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Japan's Approach to Northeast Asian Security: Between Nationalism and (Reluctant) Multilateralism


Japanese Prime Minister Shinzo Abe wants Japan to become a more “normal” country in terms of its security and defence policies. In order to achieve a new level of security-policy “normality,” Abe has invested enormous political capital and resources in reinterpreting the country’s war-renouncing constitution. This has enabled Tokyo’s armed forces to execute the right to collective self-defence as formulated in Chapter VII of the UN Charter. Furthermore, in 2015 the Abe-led government pushed a package of controversial national security laws through parliament, which enable the country’s armed forces to better defend Japanese territory by military means, alone or with the US in the framework of the bilateral US-Japan security alliance. Such fundamental changes to Tokyo’s security agenda are the basis for Japan to expand old and establish new partnerships with countries such Australia, India, the Philippines, Indonesia and Vietnam, in order to counter the potential threat posed by Chinese territorial expansionism in the South China Sea. Tokyo’s bilateral security alliance with Washington might, under US President Donald Trump, be subject to changes in the months ahead. At the same time, the Japanese nationalism and historical revisionism propagated by Abe and his supporters will continue to hinder Japan’s achieving sustainable reconciliation with South Korea and China. All of the above will likely mean that Tokyo’s interest in the South Korean-sponsored Northeast Asia Peace and Cooperation Initiative (NAPCI) will remain very limited at best.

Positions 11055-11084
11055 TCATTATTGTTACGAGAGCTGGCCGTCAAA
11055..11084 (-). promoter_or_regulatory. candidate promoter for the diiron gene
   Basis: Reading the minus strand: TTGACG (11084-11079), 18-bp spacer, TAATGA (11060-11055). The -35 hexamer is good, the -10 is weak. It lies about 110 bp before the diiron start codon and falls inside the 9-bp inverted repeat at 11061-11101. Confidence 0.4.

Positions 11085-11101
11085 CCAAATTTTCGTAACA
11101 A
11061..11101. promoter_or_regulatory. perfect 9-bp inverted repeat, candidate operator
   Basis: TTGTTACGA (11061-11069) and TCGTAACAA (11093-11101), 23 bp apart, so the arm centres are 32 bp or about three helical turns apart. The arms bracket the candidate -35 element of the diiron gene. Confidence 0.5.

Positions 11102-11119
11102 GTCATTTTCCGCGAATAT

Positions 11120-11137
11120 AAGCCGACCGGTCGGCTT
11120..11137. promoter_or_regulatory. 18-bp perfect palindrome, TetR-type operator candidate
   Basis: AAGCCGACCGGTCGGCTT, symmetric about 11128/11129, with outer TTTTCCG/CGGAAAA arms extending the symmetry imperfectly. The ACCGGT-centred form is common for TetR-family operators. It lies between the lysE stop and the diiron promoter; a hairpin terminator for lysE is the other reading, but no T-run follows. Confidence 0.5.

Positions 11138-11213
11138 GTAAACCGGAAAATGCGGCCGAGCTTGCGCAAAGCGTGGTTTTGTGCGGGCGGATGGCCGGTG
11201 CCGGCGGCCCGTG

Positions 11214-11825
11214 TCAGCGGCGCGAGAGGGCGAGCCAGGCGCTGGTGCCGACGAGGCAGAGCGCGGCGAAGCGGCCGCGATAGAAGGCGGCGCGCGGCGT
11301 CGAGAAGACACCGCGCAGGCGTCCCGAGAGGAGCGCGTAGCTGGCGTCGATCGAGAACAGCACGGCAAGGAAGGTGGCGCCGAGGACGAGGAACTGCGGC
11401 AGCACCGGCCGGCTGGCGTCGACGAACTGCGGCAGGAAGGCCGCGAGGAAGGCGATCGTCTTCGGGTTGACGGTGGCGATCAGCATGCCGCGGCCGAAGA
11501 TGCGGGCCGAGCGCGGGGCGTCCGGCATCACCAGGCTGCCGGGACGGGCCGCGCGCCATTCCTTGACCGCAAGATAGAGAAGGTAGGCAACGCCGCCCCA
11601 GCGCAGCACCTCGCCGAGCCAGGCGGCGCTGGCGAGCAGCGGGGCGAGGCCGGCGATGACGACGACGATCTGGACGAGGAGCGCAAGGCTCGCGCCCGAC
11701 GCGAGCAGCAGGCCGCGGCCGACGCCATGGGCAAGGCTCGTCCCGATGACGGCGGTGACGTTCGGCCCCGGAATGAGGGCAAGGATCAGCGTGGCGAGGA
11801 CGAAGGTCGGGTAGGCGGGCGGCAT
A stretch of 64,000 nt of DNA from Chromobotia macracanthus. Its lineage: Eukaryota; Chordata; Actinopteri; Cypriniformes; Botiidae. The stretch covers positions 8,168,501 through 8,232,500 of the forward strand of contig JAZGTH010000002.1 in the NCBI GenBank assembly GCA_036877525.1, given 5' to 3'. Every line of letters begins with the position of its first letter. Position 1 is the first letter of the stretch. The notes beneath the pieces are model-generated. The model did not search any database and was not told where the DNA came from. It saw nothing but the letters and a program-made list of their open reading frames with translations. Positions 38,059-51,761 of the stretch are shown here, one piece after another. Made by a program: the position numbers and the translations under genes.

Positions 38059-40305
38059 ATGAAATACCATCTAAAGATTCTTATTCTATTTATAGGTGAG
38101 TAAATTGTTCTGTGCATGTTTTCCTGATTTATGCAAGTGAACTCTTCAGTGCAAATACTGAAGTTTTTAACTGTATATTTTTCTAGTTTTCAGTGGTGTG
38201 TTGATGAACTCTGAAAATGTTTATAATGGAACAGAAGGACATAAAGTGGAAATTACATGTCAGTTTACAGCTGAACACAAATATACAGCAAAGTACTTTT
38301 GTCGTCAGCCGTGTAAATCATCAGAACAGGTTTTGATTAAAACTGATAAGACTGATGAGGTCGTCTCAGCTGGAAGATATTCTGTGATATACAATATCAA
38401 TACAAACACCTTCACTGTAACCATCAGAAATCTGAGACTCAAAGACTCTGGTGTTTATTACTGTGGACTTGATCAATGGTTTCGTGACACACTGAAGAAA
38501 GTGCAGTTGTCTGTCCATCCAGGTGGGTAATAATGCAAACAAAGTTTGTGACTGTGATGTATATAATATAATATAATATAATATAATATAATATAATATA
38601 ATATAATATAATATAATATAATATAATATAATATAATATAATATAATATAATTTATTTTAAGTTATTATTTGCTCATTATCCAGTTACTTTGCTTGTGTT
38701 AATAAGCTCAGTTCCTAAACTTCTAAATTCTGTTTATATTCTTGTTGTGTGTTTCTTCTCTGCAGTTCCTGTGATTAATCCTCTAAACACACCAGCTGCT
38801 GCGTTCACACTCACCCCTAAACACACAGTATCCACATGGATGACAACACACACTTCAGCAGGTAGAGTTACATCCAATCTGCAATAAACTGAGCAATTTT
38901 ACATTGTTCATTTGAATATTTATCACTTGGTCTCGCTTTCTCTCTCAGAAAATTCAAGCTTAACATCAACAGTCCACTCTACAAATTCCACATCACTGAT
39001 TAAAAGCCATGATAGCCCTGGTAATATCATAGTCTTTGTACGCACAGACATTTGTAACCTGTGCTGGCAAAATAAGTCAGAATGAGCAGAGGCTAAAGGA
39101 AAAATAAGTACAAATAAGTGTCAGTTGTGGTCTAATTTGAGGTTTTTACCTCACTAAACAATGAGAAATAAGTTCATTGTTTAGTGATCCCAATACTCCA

Paper presented at the international conference “Trust-building in North East Asia and the Role of the EU” organized in Rome on 21 October 2016 by the Istituto Affari Internazionali (IAI) with the kind support of the Korea Foundation (KF).

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